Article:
This study examines the effects of community health workers on participation in the Heart Smarts program implemented by the Food Trust. Results show higher participant retention rates and lower blood pressure rates in stores that had community health workers. The authors suggest that having community health workers in other sites would increase the number of repeat visits and help in lowering participant blood pressure.
This review covers studies published since 2005 that involve attrition rates of health workers. Understanding attrition from the health workforce is critical to workforce planning, especially since many places have shortages of health workers.
This resource from USAID and MCHIP provides an overview of large-scale CHW programs from 13 countries: Afghanistan, Bangladesh, Brazil, Ethiopia, India, Indonesia, Iran, Nepal, Niger, Pakistan, Rwanda, Zambia and Zimbabwe. Case studies address the historical context of CHWs, the health needs of the country, the scope of work of the CHWs, CHW training, support and supervision, and financing of CHW programs. The demonstrated impact and continuing challenges of the different programs are also addressed.
In Madagascar 83% of the country’s 22.9 million people live in rural areas that can be difficult to access. CHWs play a crucial role in providing access to healthcare in those parts of the country that are underserved. Over 34,000 CHWs work to extend basic health services such as maternal and child health, family planning and reproductive health, nutrition, TB, and sanitation services. This study seeks to examine the influence both financial and non-financial incentives have on CHW program performance and retention in Madagascar.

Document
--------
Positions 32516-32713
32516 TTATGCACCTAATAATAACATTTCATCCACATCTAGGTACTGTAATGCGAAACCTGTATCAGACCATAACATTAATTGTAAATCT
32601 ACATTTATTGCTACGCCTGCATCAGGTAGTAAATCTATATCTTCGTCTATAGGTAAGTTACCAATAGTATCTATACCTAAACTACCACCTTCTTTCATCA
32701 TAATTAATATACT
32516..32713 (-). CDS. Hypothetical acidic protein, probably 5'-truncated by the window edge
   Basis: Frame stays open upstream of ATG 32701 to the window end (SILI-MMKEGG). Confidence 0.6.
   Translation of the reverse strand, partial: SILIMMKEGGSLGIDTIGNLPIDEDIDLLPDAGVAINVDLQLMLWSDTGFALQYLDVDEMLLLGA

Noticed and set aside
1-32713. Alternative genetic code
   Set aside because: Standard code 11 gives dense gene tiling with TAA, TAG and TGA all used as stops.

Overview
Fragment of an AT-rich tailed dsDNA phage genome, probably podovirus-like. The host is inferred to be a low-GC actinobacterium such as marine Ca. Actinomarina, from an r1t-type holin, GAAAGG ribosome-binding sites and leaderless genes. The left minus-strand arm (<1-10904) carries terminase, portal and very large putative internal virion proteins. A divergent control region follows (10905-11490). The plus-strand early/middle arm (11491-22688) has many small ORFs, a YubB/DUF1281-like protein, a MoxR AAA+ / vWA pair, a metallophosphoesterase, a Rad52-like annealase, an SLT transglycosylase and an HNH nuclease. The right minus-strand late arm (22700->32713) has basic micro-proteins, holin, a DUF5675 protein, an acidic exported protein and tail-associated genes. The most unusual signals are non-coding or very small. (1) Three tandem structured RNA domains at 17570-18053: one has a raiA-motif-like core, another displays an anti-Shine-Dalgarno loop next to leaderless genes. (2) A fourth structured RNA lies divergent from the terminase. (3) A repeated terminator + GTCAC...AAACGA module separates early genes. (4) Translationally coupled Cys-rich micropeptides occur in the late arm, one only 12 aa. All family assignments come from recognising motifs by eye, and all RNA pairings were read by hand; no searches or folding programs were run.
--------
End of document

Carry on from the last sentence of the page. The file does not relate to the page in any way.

In light of the health worker shortage due to the post-conflict period and Ebola crisis in Sierra Leone, it is crucially important to understand different motivation factors for rural health workers, including doctors, nurses, midwives and Community Health Workers. Researchers conducted 23 participatory life histories with health workers, revealing that the context of the rural healthcare setting makes it difficult for health workers to conduct their work. These findings could be used to influence policy and help build a more robust rural healthcare workforce.
For India’s public health system to deliver effectively, it is imperative that policymakers place a strategic focus on tackling persistent HRH issues such as chronic shortage of health workers, unbalanced skill mix in the existing health workforce, and inequitable urban-rural distribution of health workers. Taking optimal health care to the farthest corners of the country is critical to the vision of the Ministry of Health and Family Welfare for comprehensive and integrated health services.
This report, developed in The Center for the Health Professions at the University of California, San Francisco, explores the role of community health workers and promotores in California. It reviews the history and background of the movement, work and practice patterns such as education, demographics, wages and training, and issues of credentialing and certification, regulation, and policy concerns for Latino promotores in California.
This publication aimed to conduct a thematic review of how mHealth projects have approached the intersection of cellular technology and public health in low- and middle-income countries and identify the promising practices and experiences learned, as well as novel and innovative approaches of how mHealth can support community health workers.